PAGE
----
Marketing Analytics is the backbone of every business; spending the marketing budget without analysing this data will see no return on investment.
Roles of Digital Marketing Analytics:
Data analytics are often referred to as tools or platforms used to collect and analyse online marketing activity data. Analytics are tools used to make sense of the data by customising the dashboard and reporting options to accurately surface the vital information for the business and web properties using individual analytics from social network channels such as Facebook and Twitter. Once all the marketing data is brought together, the analytics tools can turn data into insights. However, if the platforms are stacking up data without context or insight, the analysis might take some time or might need help from the IT specialist or a data scientist. The goal is to produce insights that can help better understand customers and their thought processes and align with their wants and needs.
Digital Analytics help companies to identify opportunities and risks, Performance against marketing objectives, and Accountability to justify Return on Investment (ROI).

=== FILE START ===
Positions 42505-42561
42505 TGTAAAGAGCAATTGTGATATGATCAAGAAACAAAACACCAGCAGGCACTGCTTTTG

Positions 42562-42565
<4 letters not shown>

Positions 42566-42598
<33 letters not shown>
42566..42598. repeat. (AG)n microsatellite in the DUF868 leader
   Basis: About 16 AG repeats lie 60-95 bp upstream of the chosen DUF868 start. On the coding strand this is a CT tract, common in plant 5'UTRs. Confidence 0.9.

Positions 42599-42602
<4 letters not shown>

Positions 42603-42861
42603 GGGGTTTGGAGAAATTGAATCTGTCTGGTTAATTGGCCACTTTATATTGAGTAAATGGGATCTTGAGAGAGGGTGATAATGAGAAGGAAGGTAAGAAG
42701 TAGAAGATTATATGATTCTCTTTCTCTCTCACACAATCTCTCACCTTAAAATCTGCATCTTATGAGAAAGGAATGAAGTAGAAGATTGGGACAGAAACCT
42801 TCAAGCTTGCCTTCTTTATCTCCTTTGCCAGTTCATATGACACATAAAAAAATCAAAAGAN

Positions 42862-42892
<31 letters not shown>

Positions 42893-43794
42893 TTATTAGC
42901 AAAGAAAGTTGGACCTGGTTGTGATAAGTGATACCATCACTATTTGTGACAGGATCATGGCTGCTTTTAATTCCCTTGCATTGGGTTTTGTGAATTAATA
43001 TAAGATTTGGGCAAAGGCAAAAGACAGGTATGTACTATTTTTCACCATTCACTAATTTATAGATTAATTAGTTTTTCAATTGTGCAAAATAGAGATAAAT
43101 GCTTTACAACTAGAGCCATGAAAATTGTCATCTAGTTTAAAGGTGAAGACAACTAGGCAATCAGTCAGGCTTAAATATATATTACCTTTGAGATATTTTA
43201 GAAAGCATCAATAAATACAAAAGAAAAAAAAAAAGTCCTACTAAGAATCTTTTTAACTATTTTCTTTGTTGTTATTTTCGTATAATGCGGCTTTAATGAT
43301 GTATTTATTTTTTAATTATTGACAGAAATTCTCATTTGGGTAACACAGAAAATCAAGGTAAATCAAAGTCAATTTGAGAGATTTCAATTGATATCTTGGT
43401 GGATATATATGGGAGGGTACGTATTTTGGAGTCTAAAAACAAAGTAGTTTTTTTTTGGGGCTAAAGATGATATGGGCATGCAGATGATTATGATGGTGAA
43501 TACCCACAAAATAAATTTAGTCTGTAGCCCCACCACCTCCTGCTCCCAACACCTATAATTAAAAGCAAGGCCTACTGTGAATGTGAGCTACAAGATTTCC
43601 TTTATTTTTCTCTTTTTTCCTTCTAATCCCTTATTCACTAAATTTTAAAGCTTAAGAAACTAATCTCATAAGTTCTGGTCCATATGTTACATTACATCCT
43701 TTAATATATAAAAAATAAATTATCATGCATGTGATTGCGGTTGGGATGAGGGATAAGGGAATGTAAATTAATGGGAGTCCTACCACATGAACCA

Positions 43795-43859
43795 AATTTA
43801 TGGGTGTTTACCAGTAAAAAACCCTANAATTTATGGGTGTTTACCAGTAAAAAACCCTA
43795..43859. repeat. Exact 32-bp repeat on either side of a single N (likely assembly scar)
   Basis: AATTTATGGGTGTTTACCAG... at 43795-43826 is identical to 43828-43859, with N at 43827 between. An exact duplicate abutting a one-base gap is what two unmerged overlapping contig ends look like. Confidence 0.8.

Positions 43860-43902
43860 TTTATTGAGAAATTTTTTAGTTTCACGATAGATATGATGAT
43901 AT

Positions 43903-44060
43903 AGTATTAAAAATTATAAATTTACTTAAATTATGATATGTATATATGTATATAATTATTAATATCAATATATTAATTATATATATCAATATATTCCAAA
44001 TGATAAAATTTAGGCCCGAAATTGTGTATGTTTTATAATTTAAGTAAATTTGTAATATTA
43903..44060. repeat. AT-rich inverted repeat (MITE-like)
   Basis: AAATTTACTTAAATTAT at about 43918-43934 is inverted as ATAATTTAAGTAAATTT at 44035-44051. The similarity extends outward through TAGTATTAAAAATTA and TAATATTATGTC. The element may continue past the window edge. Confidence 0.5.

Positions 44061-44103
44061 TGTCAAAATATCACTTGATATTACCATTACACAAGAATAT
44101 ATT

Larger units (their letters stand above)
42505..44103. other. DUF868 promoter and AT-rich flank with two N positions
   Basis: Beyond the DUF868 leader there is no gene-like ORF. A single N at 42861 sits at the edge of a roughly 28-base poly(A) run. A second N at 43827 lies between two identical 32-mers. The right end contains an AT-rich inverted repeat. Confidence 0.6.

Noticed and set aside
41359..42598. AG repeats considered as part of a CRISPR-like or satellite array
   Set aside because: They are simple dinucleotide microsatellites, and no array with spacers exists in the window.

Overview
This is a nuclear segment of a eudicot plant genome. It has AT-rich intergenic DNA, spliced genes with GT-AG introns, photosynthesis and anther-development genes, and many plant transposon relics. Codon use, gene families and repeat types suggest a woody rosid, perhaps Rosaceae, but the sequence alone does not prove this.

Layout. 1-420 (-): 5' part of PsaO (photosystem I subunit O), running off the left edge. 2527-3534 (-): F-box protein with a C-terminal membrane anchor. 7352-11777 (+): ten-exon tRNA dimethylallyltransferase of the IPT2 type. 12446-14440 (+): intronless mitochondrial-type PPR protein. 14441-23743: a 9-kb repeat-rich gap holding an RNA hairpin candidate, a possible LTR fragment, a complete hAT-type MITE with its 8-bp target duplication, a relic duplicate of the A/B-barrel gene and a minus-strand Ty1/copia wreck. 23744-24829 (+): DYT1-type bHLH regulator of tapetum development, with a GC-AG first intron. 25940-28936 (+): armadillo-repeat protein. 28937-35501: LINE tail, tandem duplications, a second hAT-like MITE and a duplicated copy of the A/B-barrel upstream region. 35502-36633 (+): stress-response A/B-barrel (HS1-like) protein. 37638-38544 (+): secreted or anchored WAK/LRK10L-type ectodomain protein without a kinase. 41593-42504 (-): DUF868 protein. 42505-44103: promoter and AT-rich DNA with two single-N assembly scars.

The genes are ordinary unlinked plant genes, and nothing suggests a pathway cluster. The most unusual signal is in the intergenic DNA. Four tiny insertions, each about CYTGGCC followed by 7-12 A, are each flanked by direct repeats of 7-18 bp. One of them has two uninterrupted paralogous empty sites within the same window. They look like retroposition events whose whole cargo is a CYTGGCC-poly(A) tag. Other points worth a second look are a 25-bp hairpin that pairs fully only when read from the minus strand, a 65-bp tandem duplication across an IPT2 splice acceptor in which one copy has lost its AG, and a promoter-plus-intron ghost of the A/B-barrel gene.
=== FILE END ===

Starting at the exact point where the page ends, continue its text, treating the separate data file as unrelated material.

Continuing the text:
1. Opportunities and Risk
Data analytics allows marketers to understand the immediate and long-term effects of the marketing strategy against the competition. The customer becomes the central part of planning with data analytics, building a more solid relationship with individual audience members and building loyalty. Analytics tools help gain access to a great deal of information that will benefit companies, and the information can be used to ask their audience about the types of products and services they want and need. The risk involved is less when there is information available about the market beforehand.